Saturday, August 13, 2011

Late File

PLECONIS, SR. v. IRS, Cite as 108 AFTR 2d 2011-XXXX, 08/10/2011




RICHARD J. PLECONIS, SR., Plaintiff, v. INTERNAL REVENUE SERVICE, Although Plaintiff names the Internal Revenue Service (the “IRS”) as Defendant, the United States of America is the real party in interest. Defendant.

Case Information:

Code Sec(s):

Court Name: UNITED STATES DISTRICT COURT FOR THE DISTRICT OF NEW JERSEY,

Docket No.: Civil Action No. 09-5970 (SDW) (ES),

Date Decided: 08/10/2011.

Disposition:



HEADNOTE

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Reference(s):



OPINION

UNITED STATES DISTRICT COURT FOR THE DISTRICT OF NEW JERSEY,



OPINION

Judge: WIGENTON, District Judge.



Before the Court is Defendant, United States of America's, (“Defendant”) Motion for Summary Judgment pursuant to Fed. R. Civ. P. 56 (“Motion”). This Court has jurisdiction pursuant to 28 U.S.C. § 1331. Venue is proper pursuant to 28 U.S.C. § 1391(b). This Court, having considered the parties' submissions, decides this matter without oral argument pursuant to Fed. R. Civ. P. 78. For the reasons stated below, this Court GRANTS Defendant's Motion.



FACTUAL AND PROCEDURAL BACKGROUND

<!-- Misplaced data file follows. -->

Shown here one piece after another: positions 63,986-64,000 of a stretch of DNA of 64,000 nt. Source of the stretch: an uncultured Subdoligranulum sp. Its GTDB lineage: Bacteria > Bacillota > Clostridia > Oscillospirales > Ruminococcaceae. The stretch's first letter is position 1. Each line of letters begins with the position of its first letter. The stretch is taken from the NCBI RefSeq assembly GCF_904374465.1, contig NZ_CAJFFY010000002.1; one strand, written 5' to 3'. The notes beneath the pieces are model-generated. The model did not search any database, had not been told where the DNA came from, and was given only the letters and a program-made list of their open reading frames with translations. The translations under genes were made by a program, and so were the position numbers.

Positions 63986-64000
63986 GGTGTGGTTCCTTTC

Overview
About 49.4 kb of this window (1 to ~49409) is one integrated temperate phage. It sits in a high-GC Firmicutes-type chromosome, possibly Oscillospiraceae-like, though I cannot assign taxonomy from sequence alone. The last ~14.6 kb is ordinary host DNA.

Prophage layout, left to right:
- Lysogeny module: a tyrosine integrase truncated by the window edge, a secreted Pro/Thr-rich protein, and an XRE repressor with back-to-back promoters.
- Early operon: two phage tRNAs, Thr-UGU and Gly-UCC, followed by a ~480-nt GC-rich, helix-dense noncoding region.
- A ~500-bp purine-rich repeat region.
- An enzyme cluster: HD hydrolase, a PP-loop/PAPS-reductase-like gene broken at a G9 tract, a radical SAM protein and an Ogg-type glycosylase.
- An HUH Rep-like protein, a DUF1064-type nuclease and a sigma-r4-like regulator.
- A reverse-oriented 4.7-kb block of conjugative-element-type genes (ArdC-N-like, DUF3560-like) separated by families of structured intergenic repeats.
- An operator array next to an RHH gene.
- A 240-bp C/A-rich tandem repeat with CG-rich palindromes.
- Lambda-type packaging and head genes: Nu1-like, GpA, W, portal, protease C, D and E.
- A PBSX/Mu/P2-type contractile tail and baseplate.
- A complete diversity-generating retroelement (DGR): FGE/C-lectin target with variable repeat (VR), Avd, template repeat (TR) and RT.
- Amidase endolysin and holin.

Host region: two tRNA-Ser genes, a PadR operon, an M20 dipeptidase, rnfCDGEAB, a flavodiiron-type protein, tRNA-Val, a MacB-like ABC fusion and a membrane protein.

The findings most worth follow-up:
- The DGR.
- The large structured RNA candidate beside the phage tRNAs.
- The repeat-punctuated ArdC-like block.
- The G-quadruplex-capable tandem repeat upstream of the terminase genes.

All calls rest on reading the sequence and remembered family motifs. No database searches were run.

Plaintiff Richard Pleconis (“Plaintiff”) and his wife Dolores Pleconis (Mrs. Pleconis”) did not file their joint income tax returns for the tax years of 1999, 2000, 2001, 2002, and 2003 until November 8, 2007. (Def.'s Ex. 1.) Plaintiff testified that he was aware he had within three years to file of the filing deadline to file his taxes. (Def.'s Ex. 8, R. Pleconis Dep. 85:4–7.) Plaintiff claimed that his failure to file tax returns during these years was due to “extreme medical circumstances” that he suffered between approximately 1999 and 2007. (Def.'s Ex. 1.) Mrs. Pleconis asserts that she did not file income tax returns during these years because she left the finances to Plaintiff and “never even thought of [i]ncome tax.” (Pl.'s Ex. 4, D. Pleconis Dep. 18:5–9.) As a result of Plaintiff's failure to file taxes for the years in question, Defendant assessed interest and penalties against him and his wife. (Compl. ¶ 15.) On December 6, 2003, Plaintiff received a letter from the IRS stating its intentions to levy Plaintiff's assets for the taxes he owed for the 2000 tax year. (Def.'s Ex. 8, R. Pleconis Dep. 81:6–82:5; Def.'s Ex. 9.) Subsequently, on June 16, 2004, Plaintiff's bank notified him that the IRS had levied one of his bank accounts. (Def.'s Ex. 10.) Additionally, Defendant denied Plaintiff's claims for refunds for the years in question because he did not file his taxes within the three-year limitations period. (Compl. ¶ 13.)